Sanquhar lies in the valley of the River Nith, one of the main routes from central to southern Scotland through much of history. Today, Nithsdale is followed by the A76 from Dumfries to Kilmarnock and Ayr. Today's Sanquhar has an unusual feel. Not quite an agricultural market town, nor a typical rural industrial centre of the sort quite common in Ayrshire. Instead it is a little of both.
The High Street carrying the A76 through Sanquhar is fairly broad in places yet also seems enclosed by the two storey buildings that line it on both sides. At its north-west end it squeezes past the side of the imposing tolbooth, built in the 1730s at the expense of the 3rd Duke of Queensberry.
Today the upper floor of the tolbooth is home to a fascinating town museum. Part of the ground floor, accessed by the interesting passage right through the building from front to back, has been used to recreate one of the tolbooth's original uses, as town jail.
Still attached to the outer wall of the tolbooth is the large iron staple and ring, known as the joggs or jougs to which miscreants were attached by an iron collar: for the scorn, derision and rotten eggs of passing townsfolk. This arrangement was last used in 1820, for a housebreaker so short he had to stand on a large stone so the ring on his collar could be locked to that on the staple. Here he spent two hours a day for the next three days, one of which was, unfortunately for him, a market day.
Just north of the tolbooth the main road passes the Town Hall, built in red sandstone in 1882. In front of it is the fountain commissioned for Queen Victoria's diamond jubilee. Rather older, is Sanquhar post office. This has been operating continuously since 1712, making it, as the sign above the door proclaims, the oldest in the world. A less immediately obvious attraction to Sanquhar is the superb Blackaddie Country House Hotel, beside the River Nith on the north-west side of the town.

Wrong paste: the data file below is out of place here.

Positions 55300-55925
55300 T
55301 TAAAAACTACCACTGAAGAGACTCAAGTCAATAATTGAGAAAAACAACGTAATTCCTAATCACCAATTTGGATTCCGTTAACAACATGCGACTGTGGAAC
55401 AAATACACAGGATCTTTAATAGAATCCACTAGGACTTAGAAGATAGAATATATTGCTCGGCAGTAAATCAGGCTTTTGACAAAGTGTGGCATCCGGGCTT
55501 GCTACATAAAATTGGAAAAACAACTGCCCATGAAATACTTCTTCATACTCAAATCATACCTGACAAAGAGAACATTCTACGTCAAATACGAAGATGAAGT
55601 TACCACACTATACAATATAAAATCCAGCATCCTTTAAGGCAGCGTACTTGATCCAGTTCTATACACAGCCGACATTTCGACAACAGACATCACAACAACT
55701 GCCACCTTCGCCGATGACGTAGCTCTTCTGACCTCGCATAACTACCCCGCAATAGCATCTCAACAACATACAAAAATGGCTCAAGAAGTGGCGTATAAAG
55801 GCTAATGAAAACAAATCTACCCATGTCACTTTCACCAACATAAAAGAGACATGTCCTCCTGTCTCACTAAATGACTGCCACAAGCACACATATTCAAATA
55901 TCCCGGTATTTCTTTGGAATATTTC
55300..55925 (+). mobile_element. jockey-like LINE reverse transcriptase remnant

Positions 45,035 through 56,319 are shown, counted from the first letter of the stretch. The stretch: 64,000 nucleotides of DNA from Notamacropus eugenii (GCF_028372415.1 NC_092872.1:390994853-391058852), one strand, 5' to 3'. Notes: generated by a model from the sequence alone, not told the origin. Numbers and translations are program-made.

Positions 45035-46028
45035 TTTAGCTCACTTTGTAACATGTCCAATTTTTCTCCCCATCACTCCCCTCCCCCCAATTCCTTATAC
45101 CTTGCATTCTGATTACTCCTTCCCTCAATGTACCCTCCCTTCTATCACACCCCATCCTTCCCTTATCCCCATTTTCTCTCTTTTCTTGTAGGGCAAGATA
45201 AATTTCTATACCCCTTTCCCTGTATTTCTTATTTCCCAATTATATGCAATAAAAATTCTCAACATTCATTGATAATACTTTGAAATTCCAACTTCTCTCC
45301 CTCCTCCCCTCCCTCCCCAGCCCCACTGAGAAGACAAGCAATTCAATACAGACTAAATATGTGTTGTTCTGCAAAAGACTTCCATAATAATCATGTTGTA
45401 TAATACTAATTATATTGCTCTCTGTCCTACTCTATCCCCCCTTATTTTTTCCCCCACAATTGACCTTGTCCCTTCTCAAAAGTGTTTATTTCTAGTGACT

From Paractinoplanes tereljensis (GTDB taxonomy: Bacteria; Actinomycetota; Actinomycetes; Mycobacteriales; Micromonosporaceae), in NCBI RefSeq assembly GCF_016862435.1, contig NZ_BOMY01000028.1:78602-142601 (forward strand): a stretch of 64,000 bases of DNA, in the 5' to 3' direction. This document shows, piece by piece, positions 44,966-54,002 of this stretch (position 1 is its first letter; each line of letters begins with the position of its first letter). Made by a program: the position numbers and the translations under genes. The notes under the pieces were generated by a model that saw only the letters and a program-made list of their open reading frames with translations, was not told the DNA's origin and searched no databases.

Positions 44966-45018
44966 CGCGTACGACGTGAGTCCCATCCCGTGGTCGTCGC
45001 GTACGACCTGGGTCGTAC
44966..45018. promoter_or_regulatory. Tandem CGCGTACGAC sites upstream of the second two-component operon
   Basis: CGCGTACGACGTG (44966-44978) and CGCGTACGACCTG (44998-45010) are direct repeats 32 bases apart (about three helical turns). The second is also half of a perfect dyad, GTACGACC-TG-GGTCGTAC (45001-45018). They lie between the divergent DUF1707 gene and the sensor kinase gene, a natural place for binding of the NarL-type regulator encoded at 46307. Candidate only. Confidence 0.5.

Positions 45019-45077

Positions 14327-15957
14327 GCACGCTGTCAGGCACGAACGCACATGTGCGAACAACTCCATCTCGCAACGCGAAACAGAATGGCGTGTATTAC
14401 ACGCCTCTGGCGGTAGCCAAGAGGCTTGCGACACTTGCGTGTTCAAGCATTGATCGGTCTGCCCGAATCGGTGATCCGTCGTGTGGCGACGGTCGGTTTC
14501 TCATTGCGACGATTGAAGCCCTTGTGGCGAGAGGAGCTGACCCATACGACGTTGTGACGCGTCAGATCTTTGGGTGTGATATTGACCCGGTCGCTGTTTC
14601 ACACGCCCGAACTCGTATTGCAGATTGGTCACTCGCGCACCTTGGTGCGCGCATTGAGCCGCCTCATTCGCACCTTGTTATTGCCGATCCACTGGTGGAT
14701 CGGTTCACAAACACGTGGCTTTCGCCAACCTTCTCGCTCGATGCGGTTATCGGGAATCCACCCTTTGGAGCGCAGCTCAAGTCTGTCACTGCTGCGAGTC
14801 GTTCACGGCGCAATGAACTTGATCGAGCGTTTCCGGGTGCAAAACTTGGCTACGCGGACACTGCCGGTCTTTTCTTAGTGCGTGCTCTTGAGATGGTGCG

Elsewhere in Sanquhar you see signs, literally, of the Town Heritage Trail. Look out for the plaques highlighting points of interest, like the passage that once led to the site of the gallows; or the close in which, in 1812, two French officers, both prisoners of war quartered here, fought a duel over the affections of a local girl. The loser was a Lt. Arnaud, and his grave can be found in Sanquhar kirkyard.
Traditionally, Sanquhar made its wealth through its weaving and handknitting industries, the latter producing a range of patterns unique to the town. In later years it also benefitted from the exploitation of local coal reserves. The handknitting industry still survives in Sanquhar, but the coal is long gone and with it went some of the town's earlier prosperity.
There are a number of signs of this. Most poignant is the derelict and neglected Sanquhar Castle on the southern edge of the town: virtually the first thing you see in Sanquhar if approaching along the Southern Upland Way, the 212 mile long distance footpath from Portpatrick to Cockburnspath, which passes right by the castle en route into the town.